A large majority of landscape photography is shot in the horizontal orientation. It’s often the most instinctive way to capture a scene in front of us, as it most similarly mimics how we view the world with our eyes. Our cameras are also built horizontally so it can feel more natural to use them in that orientation.
Many new photographers unknowingly create the habit of shooting landscapes in, well, landscape format. I know I did. But what happens if we rotate our cameras 90 degrees and capture the scenery in front of us in a vertical, (or portrait) composition?
Below are three reasons for shooting vertically in landscape photography.
1. Vertical subjects
This is the most obvious reason to shoot vertical, but can still be overlooked. Vertical subjects can be found in most landscape environments. Waterfalls, mountains, flowers and trees are all easy examples. By shooting vertically, you can better isolate your subject to give it the most attention in your image.
2. Foreground interest
Adding something into the foreground of your landscape image is one of the best ways to create a more dynamic image. A vibrant sunset over a body of shimmering water is beautiful and all, but add an interesting foreground element and viola, your capture is elevated to the next level. Suddenly your image has additional depth and tells more of a story.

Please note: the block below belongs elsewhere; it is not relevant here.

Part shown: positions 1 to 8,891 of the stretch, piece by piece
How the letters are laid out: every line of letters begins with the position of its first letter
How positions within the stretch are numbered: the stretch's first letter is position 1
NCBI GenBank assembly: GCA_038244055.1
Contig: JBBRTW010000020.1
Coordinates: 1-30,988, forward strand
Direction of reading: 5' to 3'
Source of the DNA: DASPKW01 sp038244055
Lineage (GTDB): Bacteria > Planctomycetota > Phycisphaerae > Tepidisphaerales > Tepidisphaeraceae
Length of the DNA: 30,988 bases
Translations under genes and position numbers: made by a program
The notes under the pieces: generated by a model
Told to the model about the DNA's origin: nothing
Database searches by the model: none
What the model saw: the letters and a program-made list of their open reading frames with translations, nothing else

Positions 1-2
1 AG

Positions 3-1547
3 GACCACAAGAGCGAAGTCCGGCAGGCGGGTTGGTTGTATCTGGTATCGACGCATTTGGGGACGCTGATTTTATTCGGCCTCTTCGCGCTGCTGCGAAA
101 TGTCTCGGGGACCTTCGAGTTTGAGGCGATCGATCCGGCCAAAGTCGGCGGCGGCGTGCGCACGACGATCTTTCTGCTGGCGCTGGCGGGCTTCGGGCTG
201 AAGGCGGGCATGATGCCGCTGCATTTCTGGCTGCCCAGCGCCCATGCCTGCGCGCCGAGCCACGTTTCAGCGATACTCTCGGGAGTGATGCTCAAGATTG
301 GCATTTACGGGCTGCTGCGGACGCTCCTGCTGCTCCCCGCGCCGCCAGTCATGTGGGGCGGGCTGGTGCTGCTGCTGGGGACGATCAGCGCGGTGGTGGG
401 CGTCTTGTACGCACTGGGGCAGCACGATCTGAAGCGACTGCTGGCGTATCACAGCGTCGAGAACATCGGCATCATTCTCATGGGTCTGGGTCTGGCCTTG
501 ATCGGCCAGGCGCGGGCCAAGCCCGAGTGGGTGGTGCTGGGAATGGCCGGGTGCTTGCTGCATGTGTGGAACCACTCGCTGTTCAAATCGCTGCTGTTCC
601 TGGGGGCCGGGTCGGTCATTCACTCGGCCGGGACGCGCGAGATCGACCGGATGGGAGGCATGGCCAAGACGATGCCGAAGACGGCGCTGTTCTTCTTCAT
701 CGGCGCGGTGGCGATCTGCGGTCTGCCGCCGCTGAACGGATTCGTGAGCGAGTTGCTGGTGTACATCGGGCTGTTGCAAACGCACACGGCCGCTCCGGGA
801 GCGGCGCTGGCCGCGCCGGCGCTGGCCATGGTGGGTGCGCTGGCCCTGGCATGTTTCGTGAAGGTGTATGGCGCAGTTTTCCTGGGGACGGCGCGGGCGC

Start by getting close to your foreground subject with a wide-angle lens. Alternatively, go above your foreground interest and angle the camera down slightly. You can also think about breaking your scene into three zones: Foreground, mid-ground and background. Try to have a visual component in all zones to help the viewer’s eye flow through the image.
In the image below, I wanted to add in the reflections in the tidal pool to compliment the epic sunrise. I used my wide-angle lens, got low and tilted my camera down slightly in order to do so.
3. Selling your images
If you’re hoping to sell your images, it’s important to keep in mind the potential uses for them. Print media such as magazines, posters and books will always appreciate vertical options. Buyers will want a range of options when looking at your stock photos. Remember that they have different layouts to fill with content and not every image is going to be horizontal.
You can also use vertical images to leave negative space for text or other advertising. This will also help highlight your subject while making it easy for any editor to insert marketing materials as needed.
Finally, a vertical image on most social media forums will be more prominent when people are scrolling through images. This especially holds true for Instagram, where vertical images take up a lot more screen space than their horizontal counterparts.
So, if you’re one of the people that generally shoot horizontally, I challenge you to out and see what you can create in a vertical format. Look for vertical subjects that you want to isolate, or find interesting foreground elements to add depth to your image. And finally, if you’re hoping to sell your photos, don’t forget to think about what others might need when looking through your images.